In April of 1999, Austrian filmmaker Martin Arnold arrived to install Alone. Life wastes Andy Hardy as a perpetual 16mm loop and screen a number of his works. Arnold samples benign scenes of domestic life from classic Hollywood movies and reconfigures them into mesmerizing aural-visual compositions. These startling compositions, horrific progeny of the original, manifest new human gestures. Peculiarly unfamiliar and revealing, they punish the original footage’s repression and subtexts of sex and violence with humour and irony. Alone. Life wastes Andy Hardy, shown as a 16mm film loop installation for the first time, affords the viewer, in this particular manifestation, double scrutiny: not only do fragments of gestures unfurl to close observation through repetition, but the entire work can now be repeatedly viewed, the composition becoming more familiar with each viewing (much like the gradual familiarity of oft heard music).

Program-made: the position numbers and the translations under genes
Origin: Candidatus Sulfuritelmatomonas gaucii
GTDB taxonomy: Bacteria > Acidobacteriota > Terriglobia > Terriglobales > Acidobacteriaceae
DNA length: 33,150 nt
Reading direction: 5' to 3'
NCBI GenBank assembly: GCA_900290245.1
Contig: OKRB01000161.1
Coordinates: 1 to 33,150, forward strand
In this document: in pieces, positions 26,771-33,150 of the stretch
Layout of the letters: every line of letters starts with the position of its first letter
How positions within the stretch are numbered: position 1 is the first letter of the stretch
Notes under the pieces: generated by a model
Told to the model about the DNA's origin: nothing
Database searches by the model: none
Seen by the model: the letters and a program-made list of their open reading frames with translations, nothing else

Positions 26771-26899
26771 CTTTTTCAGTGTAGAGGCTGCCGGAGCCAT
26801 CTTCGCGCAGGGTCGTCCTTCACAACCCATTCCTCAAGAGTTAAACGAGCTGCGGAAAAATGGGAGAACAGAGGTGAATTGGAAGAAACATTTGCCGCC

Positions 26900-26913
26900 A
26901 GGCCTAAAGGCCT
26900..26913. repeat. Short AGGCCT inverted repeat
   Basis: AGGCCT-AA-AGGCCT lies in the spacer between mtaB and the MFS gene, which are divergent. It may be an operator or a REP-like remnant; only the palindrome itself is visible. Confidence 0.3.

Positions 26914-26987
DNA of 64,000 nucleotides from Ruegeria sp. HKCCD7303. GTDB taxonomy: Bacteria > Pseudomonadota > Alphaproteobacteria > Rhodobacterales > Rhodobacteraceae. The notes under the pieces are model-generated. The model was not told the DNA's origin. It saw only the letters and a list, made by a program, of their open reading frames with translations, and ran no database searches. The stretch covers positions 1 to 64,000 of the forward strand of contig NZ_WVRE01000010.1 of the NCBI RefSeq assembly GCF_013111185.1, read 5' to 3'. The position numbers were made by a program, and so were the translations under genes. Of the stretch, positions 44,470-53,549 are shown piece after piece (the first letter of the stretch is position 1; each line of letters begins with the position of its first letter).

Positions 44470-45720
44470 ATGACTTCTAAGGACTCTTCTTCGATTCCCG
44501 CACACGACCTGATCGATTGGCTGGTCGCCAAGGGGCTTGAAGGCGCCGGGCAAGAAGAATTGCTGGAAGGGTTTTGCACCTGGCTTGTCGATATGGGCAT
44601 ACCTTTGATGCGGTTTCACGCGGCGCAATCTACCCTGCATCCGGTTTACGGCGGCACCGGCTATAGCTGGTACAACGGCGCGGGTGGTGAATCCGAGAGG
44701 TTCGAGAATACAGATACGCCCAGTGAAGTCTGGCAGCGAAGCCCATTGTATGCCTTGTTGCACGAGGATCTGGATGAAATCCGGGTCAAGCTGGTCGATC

The edits form a sound composition that stutters its way to the surface of the viewers experience. In Arnold’s work the sound, rather than playing a subordinate role to the image, takes on a unique and equitable presence within the manipulated narrative. Liberated from its conventional function of affirming and embellishing the narrative, it tends to disrupt the usually seamless experience of cinema, reminding the viewer of process. This is augmented by the projector advancing the sprockets, fleetingly audible in the quieter seconds of the work.